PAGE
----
by Nomi Prins, Nomi Prins:
Happy New Year! May yours be peaceful, safe and impactful!
As tumultuous as last year was from a global political perspective on the back of a rocky start market-wise, 2017 will be much more so. The central bank subsidization of the financial system (especially in the US and Europe) that began with the Fed invoking zero interest rate policy in 2008, gave way to international distrust of the enabling status quo that unfolded in different ways across the planet. My prognosis is for more destabilization, financially and politically. In other words, the world’s a mess.
Over 2016, I circled the earth to gain insight and share my thoughts on this path from financial crisis to central bank market manipulation to geo-political fall out, while researching my new book, Artisans of Money. (I’m pressing to hand in my manuscript by February 28th – the book should emerge in the Fall.)
I traveled through countries Mexico, Brazil, China, Japan, England and Germany, nations epitomizing various elements of the artisanal money effect. I spoke with farmers, teachers and truck-drivers as well as politicians, private and central bankers. I explored that chasm between news and reality to investigate the ways in which elite power endlessly permeates the existence of regular people.
In last year’s roadmap, I wrote we were in a “transitional phase of geo-political-monetary power struggles, capital flow decisions, and fundamental economic choices. This remains a period of artisanal (central bank fabricated) money, high volatility, low growth, excessive wealth inequality, extreme speculation, and policies that preserve the appearance of big bank liquidity and concentration at the expense of long-term stability.”
That happened. Going forward, as always, there’s endless amount of information to process. The state of economies, citizens and governments remains more precarious than ever. Major areas on the upcoming docket include – central bank desperation, corporate defaults and related job losses, economic impact of political isolationism, conservatism and deregulation, South America’s woes, Europe’s EU voter rejections, and the ongoing power shift from the West to the East.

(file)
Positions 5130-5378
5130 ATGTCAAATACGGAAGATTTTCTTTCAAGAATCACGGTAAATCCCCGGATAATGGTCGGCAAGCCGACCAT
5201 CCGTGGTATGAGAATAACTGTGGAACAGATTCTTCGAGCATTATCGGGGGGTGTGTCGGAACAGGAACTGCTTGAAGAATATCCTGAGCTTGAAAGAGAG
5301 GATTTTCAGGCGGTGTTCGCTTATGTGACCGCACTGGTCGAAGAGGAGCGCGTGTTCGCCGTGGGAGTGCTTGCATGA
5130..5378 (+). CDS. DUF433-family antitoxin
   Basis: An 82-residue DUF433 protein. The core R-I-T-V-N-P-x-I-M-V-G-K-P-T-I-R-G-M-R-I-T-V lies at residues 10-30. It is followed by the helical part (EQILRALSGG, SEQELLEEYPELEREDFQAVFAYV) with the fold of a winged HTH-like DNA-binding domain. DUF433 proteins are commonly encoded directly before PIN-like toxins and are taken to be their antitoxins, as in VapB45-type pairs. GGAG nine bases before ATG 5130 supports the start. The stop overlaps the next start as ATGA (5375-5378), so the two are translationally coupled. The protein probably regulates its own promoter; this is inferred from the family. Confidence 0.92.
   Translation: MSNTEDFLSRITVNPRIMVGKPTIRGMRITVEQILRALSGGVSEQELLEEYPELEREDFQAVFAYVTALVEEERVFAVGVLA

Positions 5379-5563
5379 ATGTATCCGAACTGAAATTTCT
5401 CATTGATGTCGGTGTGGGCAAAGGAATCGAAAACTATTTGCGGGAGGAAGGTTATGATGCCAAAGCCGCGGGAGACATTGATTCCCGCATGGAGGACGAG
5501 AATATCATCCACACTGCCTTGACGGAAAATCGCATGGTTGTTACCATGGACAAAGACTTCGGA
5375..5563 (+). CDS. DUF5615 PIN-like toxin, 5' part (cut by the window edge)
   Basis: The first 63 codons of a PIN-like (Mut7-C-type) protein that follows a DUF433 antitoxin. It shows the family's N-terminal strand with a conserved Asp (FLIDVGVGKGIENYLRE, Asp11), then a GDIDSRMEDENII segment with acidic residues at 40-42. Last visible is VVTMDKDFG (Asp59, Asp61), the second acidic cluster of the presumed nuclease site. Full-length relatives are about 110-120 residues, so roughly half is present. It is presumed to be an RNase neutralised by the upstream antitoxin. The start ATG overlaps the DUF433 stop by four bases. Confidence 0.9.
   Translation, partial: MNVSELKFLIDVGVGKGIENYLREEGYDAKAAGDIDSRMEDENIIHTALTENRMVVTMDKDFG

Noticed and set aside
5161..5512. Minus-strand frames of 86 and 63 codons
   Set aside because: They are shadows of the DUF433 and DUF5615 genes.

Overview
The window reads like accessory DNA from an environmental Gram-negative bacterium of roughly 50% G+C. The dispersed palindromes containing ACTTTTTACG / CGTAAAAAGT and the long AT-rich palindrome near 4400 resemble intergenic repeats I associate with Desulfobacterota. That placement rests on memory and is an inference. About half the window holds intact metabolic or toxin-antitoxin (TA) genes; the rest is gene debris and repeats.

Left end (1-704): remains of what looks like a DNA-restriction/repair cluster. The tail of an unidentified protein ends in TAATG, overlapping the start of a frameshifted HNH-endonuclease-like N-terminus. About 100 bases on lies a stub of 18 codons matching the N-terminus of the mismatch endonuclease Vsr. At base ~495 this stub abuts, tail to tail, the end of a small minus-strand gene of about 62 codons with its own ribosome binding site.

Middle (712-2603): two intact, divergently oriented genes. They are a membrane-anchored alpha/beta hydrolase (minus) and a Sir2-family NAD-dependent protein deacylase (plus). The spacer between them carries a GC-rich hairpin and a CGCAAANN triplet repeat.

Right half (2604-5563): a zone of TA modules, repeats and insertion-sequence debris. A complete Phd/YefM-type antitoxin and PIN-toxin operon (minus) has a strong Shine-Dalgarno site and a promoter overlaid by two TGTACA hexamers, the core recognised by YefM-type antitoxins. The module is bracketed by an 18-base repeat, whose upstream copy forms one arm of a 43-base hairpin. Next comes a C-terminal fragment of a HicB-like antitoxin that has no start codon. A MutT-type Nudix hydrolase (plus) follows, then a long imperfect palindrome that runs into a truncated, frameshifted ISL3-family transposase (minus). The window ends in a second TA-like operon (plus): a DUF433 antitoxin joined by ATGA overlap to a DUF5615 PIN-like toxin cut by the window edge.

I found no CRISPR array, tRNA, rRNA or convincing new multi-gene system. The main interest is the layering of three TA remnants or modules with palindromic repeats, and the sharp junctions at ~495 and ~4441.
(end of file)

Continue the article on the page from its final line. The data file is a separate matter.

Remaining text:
For now, I’d like to share with you some specific items – which are by no means exhaustive, that I’ll be analyzing in 2017.
1) Watching the Artisans of Money (Central Banks)
On December 16th, 2015, after equivocating for seven years, the Fed raised rates by 25 basis points. To hedge itself against its own decision, the Fed claimed that despite this move (that the financial press considered indicative of an actual policy shift) its “stance of monetary policy remains accommodative after this increase.” Sure enough, the Dow opened January, 2016 with a 10% drop. The US stock market exuded its worst 10-day start to a year since 1897. Other global markets fared worse.
Four hikes were initially predicted for 2016. We got just one. Another 25 basis points followed – nearly to the day, on December 14, 2016. The Fed has now forecast another three hikes, for 2017. If you do the math, consider the reasons behind the Fed’s wishy-washy language, and ignore economic rhetoric, that translates to one hike this year.
Last year, I noted that the Fed’s December 2015 rate move was “tepid, and it’s possible the Fed moves rates up another 25 or 50 basis points over 2016, but less likely more than that.” This happened. Given the tempestuous state of the world and over-optimism surrounding Trump’s ability or desire to follow through on certain campaign vows, I see no reason for a different rate pattern in 2017.
2) Volatility for Stock Markets
Following a volatile start to 2016, markets rebounded. Not because fundamental economic conditions of the world’s major countries improved instantly or geo-political tension declined. But as other major central banks took over the cheap money mantle.